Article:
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Makahiki: Let the Games Begin

Lāiana Kanoa-Wong
November 2013

Most people associate Makahiki with games like ʻulu maika, ʻōʻō ihe, hukihuki, pā uma, and haka moa. These games and sports are currently being revived all over ko Hawaiʻi Pae ʻĀina in many public and private schools, in our very own Kamehameha Schools, and in communities both rural and urban. To the casual viewer, these games may appear to be frivolous fun. However, a deeper look would reveal that they are well-designed exercises that develop physical, mental, and spiritual strength.  The games and sports that we refer to as "Makahiki games" were activities that were enjoyed year round by people of all ages.  Essentially, Makahiki season became a time to showcase skills and strategies that were developed during the year.

The Makahiki season was dedicated to the god Lono, and during this time, wars ceased, certain religious practices were suspended, and major construction works were put on hold.  When Makahiki began, the makaʻāinana offered their tribute to Lono and to the aliʻi, in the form of their finest foods, crafts, and clothing.  These items were offered with the highest sense of pride in hopes that these gifts came back in the form of blessings from Lono (e.g., rainfall, good growing conditions, and fine crops). Once this process was complete, the people were free to engage in games and leisure to celebrate their year-long hard work. Major tournaments were arranged in the various ahupuaʻa and were attended by entire communities.  The champions of each district were esteemed and honored as homegrown heroes.  The greatest champions were invited by the aliʻi to challenge the champions of other ahupuaʻa.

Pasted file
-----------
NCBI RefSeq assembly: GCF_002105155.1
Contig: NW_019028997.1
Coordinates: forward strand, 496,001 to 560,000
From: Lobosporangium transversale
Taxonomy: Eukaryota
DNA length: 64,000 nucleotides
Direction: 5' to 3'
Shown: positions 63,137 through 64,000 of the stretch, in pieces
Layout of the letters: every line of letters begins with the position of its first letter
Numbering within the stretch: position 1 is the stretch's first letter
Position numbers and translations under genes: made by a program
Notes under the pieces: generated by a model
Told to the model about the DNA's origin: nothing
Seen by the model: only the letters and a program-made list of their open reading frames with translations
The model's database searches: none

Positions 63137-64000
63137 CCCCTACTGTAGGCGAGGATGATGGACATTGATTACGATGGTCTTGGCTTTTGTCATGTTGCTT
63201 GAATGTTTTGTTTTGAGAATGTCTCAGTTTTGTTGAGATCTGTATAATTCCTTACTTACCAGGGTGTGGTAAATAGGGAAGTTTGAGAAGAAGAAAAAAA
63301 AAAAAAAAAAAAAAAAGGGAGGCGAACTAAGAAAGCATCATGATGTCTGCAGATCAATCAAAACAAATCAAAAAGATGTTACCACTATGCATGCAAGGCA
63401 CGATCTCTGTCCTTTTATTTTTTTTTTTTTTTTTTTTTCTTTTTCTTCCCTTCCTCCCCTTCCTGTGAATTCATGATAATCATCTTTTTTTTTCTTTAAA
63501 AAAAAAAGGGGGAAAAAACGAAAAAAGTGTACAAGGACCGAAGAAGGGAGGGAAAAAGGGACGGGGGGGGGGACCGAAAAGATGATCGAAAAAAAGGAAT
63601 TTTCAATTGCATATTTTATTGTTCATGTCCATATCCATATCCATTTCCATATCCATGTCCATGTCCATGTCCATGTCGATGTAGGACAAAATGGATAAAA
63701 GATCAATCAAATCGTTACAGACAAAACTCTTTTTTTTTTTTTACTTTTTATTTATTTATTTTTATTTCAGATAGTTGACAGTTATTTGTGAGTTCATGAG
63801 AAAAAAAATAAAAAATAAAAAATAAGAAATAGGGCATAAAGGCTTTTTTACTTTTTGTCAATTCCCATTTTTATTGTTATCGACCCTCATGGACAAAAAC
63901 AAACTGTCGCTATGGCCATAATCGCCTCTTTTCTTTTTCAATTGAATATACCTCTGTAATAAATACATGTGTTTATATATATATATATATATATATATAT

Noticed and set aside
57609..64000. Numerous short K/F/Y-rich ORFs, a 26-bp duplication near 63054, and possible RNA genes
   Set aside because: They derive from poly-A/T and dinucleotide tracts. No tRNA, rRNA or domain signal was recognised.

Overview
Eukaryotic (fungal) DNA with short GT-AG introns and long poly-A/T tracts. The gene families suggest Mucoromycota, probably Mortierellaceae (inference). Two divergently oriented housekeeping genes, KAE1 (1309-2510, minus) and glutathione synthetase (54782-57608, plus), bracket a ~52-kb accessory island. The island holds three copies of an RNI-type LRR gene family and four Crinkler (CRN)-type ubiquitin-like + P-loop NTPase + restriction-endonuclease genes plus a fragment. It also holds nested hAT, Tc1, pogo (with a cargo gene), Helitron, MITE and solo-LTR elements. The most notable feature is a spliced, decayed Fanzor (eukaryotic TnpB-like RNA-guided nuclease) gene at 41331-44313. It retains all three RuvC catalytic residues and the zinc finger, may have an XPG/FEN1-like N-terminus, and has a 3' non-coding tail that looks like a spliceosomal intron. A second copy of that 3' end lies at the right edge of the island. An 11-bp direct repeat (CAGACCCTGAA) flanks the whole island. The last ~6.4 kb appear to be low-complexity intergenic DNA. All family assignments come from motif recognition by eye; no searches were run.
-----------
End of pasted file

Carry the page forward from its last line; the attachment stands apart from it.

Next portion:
The Hawaiian games were exciting and fun to spectate.  Reports note how hundreds, even thousands would attend the Makahiki game tournaments.  Betting on a favorite champion was a common practice in traditional times.  The stakes could be food or other valuables.  Some daring souls even bet their lives.  This gambling added audience engagement and sense of a "higher stakes" to the matches. It should be no surprise that modern Hawaiians enjoy gambling in places like Las Vegas today.

Our Hawaiian ancestors truly cherished these games and held them dear to their naʻau.  Just as we engage in the perpetuation of our culture and language, Makahiki traditions like these games need to be revived as well.  Soon, these Hawaiian games and Makahiki traditions will become common practice once more here in Hawaiʻi.


For a comprehensive list of various Hawaiian games with directions to play please refer to "Hawaiian Games to Play: Second Edition" By Donald D. Kilolani Mitchell, Kamehameha Publishing 2006.

Glossary

ʻulu maika - traditional stone disk rolling game

ʻōʻō ihe - spear-throwing game

hukihuki - tug-of-war

haka moa - traditional one-arm, one-leg wrestling match

Ko Hawaiʻi Pae ʻĀina - Hawaiian Islands/Kingdom

Lono - the Hawaiian god of agriculture, fertility, and peace

makaʻāinana - commoner, people in general; citizen, subject

aliʻi - chief

naʻau - intestines, heart, affections

Mokomoko image

Mokomoko - The image "Boxing Match Before Cook" was drawn by John Webber who was an artist for Captain Cook in 1778. This image portrayed a Makahiki game tournament that was well attended y thousands of people. The Lono image is prominently presiding over the games, with the men playing a traditional bare knuckle boxing match known as mokomoko.



Paani makahiki ks dorms

Photo Credit: Ofa Peloso, 2013

Pāʻani Makahiki KS Dorms - Kamehameha Schools Kapālama boarders participating in their annual Makahiki Games Tournament. Students are playing the game haka moa, which is a form of human chicken fighting.



Pa uma

Photo Credit: Leilani Kaʻanoʻi, 2012

Pā Uma - KS cultural specialist Lāiana Kanoa-Wong (in red) playing pā uma, a traditional standing arm wrestling match. Photo taken at the annual Makahiki Maoli festival by Pūnana Leo ʻo Honolulu.




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